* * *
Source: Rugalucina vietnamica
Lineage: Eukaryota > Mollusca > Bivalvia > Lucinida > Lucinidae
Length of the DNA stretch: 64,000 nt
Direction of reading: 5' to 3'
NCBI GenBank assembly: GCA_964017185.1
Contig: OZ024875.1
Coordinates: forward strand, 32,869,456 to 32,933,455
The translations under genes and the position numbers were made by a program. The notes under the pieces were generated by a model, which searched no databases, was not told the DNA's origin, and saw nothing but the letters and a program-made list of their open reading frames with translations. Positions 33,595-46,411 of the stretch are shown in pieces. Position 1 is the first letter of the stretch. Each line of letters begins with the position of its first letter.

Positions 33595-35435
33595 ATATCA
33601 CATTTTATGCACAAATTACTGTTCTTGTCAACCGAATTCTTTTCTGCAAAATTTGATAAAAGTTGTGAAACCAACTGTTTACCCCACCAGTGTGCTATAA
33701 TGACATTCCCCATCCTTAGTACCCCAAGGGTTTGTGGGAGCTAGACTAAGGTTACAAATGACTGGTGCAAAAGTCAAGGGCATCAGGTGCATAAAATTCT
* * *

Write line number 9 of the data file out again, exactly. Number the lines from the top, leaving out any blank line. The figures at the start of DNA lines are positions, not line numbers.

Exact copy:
Positions 33595-35435